Friday, June 18, 2010


To The Citizenry of Confectionery,
You cocoa cravers, who hold in your hearts a drumming want for berry sauces, who ache for the salty dunes of rubbled almonds. You, who anticipate a kingdom of candy on whose sugared shores a sweet wind trills, keep this news close to your soul and offer it to the breezes: the Berley Brothers have bought Shane Candies! The official sale occurred rather quietly when Barry Shane, the eldest of the Shane clan, bequeathed his ninety-nine year old candy store over to the Berleys in The Franklin Fountain office. The Berley Brothers have promised to honor the Shane name and legacy by continuing the famed candy line for decades yet uncoursed. The news broke like a dawn, spilling out across newspaper headlines (including two articles penned by veteran Philadelphia Inquirer food columnist Rich Nichols) and throughout the web-work of food blogs in varied nooks of cyberspace. We can assure our readership, our clientele, and ourselves that we are humbled and honored to take upon the reigns of Shane Candies, which is one of the few remaining continuously run confectioneries not just in Philadelphia, but in our nation.

The entire staff of the Franklin Fountain has an anchor-deep interest in history. In fact, a spiritual resonance for our inherited histories is a pre-requisite for employment. To commemorate Shane Candies even in the smallest ways would affirm the deepest realms of our nature. So, without divulging too many secrets, we guarantee that we will revive Shane Candies to its brightest life, but more than this, to resuscitate fully a craft which has roots through centuries, and which was once integral to the economy and history of Philadelphia. We aim to re-open Shane Candies this coming Autumn season. In the meantime, please stop by The Franklin Fountain to pick up a card for a free candy gift to be presented to new and returning patrons! We also hope to publish a fuller account of the Shane Candy purchase, as well as their store history, in the coming months. Stay tuned for further updates!

Here at the Fountain, we have debuted a new ice cream flavor, "Mulberry", made from hand-prepared mulberries from Green Meadow Farm fixed into a preserve. The flavor is delicate and tickles neglected areas of the contemporary palette. Dr. Benjamin Franklin himself studied and planted mulberry trees in the 1750s and early 1760s when studying silkworms, imploring often that the nation grow a great multitude of trees so that a homegrown silk industry could develop in the colonies.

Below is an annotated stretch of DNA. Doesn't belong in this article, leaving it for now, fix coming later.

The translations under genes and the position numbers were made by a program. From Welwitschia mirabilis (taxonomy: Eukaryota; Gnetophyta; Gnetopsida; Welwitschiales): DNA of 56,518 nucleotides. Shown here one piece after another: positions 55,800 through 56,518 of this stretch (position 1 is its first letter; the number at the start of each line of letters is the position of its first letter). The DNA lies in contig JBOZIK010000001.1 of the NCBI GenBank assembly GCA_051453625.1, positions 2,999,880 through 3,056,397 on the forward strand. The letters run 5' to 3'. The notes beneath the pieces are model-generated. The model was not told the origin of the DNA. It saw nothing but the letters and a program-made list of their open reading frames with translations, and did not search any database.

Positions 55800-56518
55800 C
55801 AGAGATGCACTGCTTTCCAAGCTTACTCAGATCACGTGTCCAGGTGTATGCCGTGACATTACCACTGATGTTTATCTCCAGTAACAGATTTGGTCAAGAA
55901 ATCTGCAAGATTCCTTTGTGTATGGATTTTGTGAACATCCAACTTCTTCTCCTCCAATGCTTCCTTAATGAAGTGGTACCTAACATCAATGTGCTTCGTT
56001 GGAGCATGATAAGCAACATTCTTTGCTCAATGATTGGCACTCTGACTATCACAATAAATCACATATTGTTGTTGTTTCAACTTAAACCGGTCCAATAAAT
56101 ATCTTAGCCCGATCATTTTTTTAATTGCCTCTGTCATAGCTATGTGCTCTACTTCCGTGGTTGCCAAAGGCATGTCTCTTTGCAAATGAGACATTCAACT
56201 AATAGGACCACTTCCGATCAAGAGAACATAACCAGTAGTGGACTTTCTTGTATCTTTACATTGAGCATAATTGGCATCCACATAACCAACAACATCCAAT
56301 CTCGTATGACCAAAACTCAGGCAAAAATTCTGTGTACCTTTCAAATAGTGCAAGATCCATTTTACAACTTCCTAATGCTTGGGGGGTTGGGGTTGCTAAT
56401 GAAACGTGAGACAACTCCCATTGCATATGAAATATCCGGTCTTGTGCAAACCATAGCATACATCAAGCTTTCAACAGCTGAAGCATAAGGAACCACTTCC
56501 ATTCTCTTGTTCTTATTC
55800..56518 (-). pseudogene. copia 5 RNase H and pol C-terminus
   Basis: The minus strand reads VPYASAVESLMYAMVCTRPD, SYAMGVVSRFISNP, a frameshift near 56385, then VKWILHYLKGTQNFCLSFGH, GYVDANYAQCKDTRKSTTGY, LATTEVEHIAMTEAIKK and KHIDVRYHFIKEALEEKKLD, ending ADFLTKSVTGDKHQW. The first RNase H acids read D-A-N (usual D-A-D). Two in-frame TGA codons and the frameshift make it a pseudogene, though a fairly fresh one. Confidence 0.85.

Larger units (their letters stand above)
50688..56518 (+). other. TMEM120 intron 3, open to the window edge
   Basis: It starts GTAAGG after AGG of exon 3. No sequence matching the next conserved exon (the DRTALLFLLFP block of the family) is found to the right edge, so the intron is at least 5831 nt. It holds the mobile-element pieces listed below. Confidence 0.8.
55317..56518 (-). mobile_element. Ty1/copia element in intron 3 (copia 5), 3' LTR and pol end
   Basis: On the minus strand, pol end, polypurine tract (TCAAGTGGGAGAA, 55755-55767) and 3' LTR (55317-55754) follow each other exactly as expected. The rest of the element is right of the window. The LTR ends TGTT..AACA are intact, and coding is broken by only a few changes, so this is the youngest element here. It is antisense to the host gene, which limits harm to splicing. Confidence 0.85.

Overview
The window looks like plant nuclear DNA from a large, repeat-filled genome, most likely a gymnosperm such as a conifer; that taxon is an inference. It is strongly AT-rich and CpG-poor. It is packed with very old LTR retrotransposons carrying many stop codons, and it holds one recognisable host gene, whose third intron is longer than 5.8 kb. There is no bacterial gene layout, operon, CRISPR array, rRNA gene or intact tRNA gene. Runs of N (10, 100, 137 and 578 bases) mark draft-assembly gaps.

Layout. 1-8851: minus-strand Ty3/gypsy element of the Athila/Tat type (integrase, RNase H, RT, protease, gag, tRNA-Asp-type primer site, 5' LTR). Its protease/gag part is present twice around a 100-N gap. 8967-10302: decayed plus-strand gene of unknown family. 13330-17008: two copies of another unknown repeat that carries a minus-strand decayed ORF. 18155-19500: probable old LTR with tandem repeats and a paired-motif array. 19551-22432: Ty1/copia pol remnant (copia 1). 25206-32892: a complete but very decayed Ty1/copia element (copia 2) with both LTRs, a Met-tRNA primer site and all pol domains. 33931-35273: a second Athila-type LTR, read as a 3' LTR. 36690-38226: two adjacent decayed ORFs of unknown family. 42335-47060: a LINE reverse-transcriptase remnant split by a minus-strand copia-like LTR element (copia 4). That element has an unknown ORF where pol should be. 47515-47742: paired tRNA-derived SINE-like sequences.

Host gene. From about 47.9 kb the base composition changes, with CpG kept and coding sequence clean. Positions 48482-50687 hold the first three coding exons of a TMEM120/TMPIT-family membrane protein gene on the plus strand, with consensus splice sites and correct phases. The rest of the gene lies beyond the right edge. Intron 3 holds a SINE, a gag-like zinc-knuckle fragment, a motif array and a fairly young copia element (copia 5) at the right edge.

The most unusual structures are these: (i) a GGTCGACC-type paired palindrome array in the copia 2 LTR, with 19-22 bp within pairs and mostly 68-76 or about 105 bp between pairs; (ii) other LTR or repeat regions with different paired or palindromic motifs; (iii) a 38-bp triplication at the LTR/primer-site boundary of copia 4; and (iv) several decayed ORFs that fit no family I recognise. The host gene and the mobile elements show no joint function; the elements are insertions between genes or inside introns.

We have also made two specialty flavors for National Mechanics (the famed bar on 22 North 3rd Street), "Porter Ice Cream" and "Apricot Sorbet". Our Porter Ice Cream is made with "Flying Dog Brewery"'s "Gonzo Imperial Porter". It tastes smooth and hoppy, has an underlying richness, and is supplemented nicely by the creamy texture. "Apricot Sorbet" is another winner, being made from fresh apricots poached in sugar and Magic Hat #9. The flavor is fruity and more complicated, its ethereal sweetness plucks the tastebuds like lyre strings.

On June the 4th, our good friends at the gallery "Art in the Age of Mechanical Reproduction" (on 116 North Third Street) held an exhibition called "The Roots of Root Beer" documenting the long history of a uniquely American beverage. The curators collaborated with Ryan Berley, borrowing and displaying many items from The Franklin Fountain's collection of ice cream & soda fountain artifacts. Ryan was there the opening night, lecturing about pharmacist Charles Hires who first commercially sold the drink. "Root" Beer Floats were also given away at the event opening, made with Art in the Age's signature drink, "Root" and our homemade vanilla ice cream. Please visit here for a recap on the event: VISIT BEFORE JUNE 27th!
That's all for now! Enjoy the warm weather, and please stop by the Fountain for a sweet drink, a warm smile, a cold ice cream, and a glad time!
-The Franklin Fountain